I was living in Hong Kong when I met my significant other. It was truly love at first sight and my only regret is that it took us so long to find each other.
Sure, okay, I was married. Had been since 1984. That’s a long time and a lot of years under the belt, so to speak. Would I have to give it all up for my new Romeo?
I was seduced. Bewildered, yes, and even bewitched. This new presence in my life took every one of my waking hours’ concentration. I allowed myself to dream about it at night as well, going over and over what we’d done the day before, thinking and worrying about how I’d behave and perform next time we’d meet.
It was a scary time. Giddy. I never worried too much about my husband, though. I’d think, “Well, he’s got his job and his golf to keep him busy, I’m sure he wouldn’t mind too much if I take out a little time for myself”. So that’s what I did.
Each week, sometimes even twice, I’d rush to meet the thief of my heart. I couldn’t wait to open myself up to the wonder of this new part of my life. I shared a depth of myself I never knew I had and discovered hidden talents and techniques I couldn’t have imagined; I realized I was more than just a one-note pony, that I was actually capable of taking and being taken to great heights of sensual pleasure.
I felt like a school girl with her first crush. Elated. Unable to think of anything other than my new love. It started to affect my home life: I couldn’t concentrate on ordinary conversations anymore. I found myself humming “our song” at inappropriate times. My life revolved around this passion of mine. But there was no thought of giving up Lars—far from it! In fact, I wanted to introduce them to one another. I was sure we could all live happily together. Was that unreasonable of me?
I proposed a meeting, and Lars, with no visible signs of trepidation or nervousness, agreed.
I had it all worked out: we would meet at 4 pm at a pre-approved location. I got there early, to prepare myself for what was to come. I was nervous. Changed my shirt. Put on some make-up. I felt like I had a frog in my throat. I paced the room. Muttered under my breath, rehearsing what I was to say and do. I didn’t want to screw up or make this more painful than I thought it might be.
Lars arrived at the appointed time, cool as a cucumber, our son in tow. That was a bit of a surprise, but I didn’t let Michael’s presence put me off my goal that day. After all, we were a family; I’d rather he knew about this sooner than later.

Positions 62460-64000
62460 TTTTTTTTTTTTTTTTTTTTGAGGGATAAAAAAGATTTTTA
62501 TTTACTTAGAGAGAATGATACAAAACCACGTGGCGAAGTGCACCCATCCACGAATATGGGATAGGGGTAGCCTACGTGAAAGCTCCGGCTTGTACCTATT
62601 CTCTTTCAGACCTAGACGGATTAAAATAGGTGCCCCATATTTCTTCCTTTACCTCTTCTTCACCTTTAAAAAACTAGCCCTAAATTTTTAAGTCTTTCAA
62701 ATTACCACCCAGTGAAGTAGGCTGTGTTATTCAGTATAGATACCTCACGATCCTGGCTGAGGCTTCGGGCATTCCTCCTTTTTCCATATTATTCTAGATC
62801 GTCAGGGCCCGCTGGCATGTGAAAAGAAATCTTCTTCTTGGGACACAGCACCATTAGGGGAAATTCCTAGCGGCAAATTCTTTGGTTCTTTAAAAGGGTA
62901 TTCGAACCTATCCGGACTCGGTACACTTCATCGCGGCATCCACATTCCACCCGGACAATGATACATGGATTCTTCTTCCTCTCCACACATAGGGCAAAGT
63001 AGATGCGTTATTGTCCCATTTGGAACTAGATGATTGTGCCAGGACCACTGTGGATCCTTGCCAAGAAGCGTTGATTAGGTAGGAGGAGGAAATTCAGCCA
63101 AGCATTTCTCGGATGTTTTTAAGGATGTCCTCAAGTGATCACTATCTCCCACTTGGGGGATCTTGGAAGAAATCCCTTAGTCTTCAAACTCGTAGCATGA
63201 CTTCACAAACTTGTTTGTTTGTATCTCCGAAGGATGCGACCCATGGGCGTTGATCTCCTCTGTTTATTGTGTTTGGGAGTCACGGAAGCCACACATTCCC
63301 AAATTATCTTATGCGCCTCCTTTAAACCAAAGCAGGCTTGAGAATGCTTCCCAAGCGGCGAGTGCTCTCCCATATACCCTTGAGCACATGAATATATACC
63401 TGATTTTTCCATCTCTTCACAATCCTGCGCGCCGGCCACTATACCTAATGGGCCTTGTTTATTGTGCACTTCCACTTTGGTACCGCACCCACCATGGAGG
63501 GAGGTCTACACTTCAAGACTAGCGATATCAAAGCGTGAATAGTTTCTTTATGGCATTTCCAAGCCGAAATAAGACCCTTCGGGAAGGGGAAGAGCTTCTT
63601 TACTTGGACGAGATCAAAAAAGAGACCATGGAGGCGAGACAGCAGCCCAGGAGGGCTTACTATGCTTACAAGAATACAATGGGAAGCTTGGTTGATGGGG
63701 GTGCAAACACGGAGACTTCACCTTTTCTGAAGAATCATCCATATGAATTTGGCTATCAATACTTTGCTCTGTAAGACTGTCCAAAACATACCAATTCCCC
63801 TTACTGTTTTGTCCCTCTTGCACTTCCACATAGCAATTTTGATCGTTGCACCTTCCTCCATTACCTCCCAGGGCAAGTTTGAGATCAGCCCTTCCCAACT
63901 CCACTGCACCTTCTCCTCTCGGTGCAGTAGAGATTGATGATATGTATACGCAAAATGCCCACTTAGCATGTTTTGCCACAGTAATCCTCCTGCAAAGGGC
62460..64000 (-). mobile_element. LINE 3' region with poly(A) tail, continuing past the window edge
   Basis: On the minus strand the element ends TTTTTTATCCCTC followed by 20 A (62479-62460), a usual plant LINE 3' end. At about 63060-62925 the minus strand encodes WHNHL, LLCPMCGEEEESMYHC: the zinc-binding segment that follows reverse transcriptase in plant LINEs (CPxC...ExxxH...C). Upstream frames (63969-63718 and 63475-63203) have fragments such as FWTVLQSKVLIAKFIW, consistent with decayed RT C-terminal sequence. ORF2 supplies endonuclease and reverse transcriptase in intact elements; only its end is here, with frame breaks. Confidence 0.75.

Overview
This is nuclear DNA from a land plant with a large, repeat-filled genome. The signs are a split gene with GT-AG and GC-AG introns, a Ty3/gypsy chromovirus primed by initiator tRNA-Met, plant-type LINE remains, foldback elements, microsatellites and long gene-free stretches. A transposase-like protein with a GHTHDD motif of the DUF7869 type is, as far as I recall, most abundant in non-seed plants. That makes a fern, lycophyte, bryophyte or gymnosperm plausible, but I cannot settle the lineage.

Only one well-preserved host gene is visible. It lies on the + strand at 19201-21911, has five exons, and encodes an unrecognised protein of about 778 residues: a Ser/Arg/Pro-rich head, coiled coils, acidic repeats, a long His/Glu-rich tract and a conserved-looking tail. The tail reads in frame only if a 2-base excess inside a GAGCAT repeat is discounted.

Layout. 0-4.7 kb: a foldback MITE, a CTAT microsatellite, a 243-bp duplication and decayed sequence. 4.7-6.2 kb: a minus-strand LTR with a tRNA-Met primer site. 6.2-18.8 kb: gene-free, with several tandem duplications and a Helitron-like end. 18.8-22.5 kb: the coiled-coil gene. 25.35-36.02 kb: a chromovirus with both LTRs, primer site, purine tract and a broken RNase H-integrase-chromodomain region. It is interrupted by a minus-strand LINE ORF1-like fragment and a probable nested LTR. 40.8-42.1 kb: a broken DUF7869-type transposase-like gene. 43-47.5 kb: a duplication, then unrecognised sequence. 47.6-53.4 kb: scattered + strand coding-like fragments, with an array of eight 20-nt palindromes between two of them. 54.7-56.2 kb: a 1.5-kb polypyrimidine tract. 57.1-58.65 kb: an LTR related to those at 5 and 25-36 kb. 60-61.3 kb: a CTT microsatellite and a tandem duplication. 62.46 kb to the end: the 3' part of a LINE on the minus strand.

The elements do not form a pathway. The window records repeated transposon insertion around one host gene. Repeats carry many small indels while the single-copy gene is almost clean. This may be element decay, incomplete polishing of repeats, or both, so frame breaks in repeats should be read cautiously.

We sat down. I couldn’t look at my husband or my son, knowing I’d lose my nerve if I did. I kept my gaze firmly down, concentrating on what was about to happen. I was here to introduce Lars to my private life, my one and only, and suddenly all the nerves I’d felt before, disappeared when I stood up, walked towards the piano, turned to face the audience and opened my mouth to sing.
I didn’t sing just one song. I sang an aria. A Broadway show tune. I sang in a small ensemble. I sang with the larger group. When it was over, I wanted to keep singing.
As we walked out that night, Lars and Michael turned to me and said (not in unison, that would be too freaky), “Wow, we didn’t know you could do that”.
I’d successfully introduced them both to my significant other. I went to bed that night a very satisfied woman.
So I was talking to Mitch about the blog the other night. Here’s how it went:
Me: Hey, so did I tell you we’re doing another blog hop? I’m really looking forward to it.
Him: Cool! What’s this one going to be about?
Me: How we met our significant others.
Him: So…that would be me, I guess?
Me: I don’t really have another significant other, dear.
Him: (a look of slight dread dawning on his face) So…you’d be writing about how we met.
Him: The whole story?
Me: Well, yeah. That’s the idea.
Him: But you wouldn’t write about our first date, right?
Me: Aw, come on! That’s a great story! We went bowling, and…
Him: Hey, hey! You took a vow of silence on that one, remember?
Me: (sulking slightly) That was under duress.
Him: “Duress,” as in we’re still married.
Me: Whatever. Okay, maybe I can talk about how you came into the office when I worked at the university Registrar’s Office, and you wanted to do a course change.
Him: (hesitantly) Okay….
Me: And then you kept coming back, and after a while I realized you were coming to see me, because you can only do so many course changes in one term and still stay registered…
Him: I don’t like where this is heading.
Me: And then I figured out you must really like me, because you brought me a…
Him: Hold it! No. No, you’re absolutely not writing about that. I invoke husbandly veto.
Me: Aw, come on! That was funny! And you were only 17. No one holds things against you that you do when you’re that age.
Him: Walls and windows. Marriages have walls and windows. Walls to keep certain things private, windows to look out on the world. This one stays behind the wall.
Me: (definitely sulking now) Right, yeah, okay.
Him: Look, can’t you just say we met at university?
Me: I wasn’t going to university. You were. I was working for a living, I’ll have you know.
Him: (sighing) I know, I know. And then I came over to your house and ate all your granola, and you couldn’t afford to buy more because you were working for minimum wage, and you had to live on…what was it again? Gruel? Grasshoppers? You might have mentioned this once or twice over the past 30 years.
Me: There’s no need to be sarcastic.
Him: Moi? Sarcastic?
Me: Listen, I don’t want to talk about this any more.
Him: So…I call it a draw, then? I don’t talk about your stuff, you don’t talk about mine?
Me: Fine. You win. I’ll just write about how you censored me.
Him: Aw, poor Gnoogs. My heart bleeds cold borscht, as they say in the old country.
Me: You stink.
Him: So do you, dear. So do you.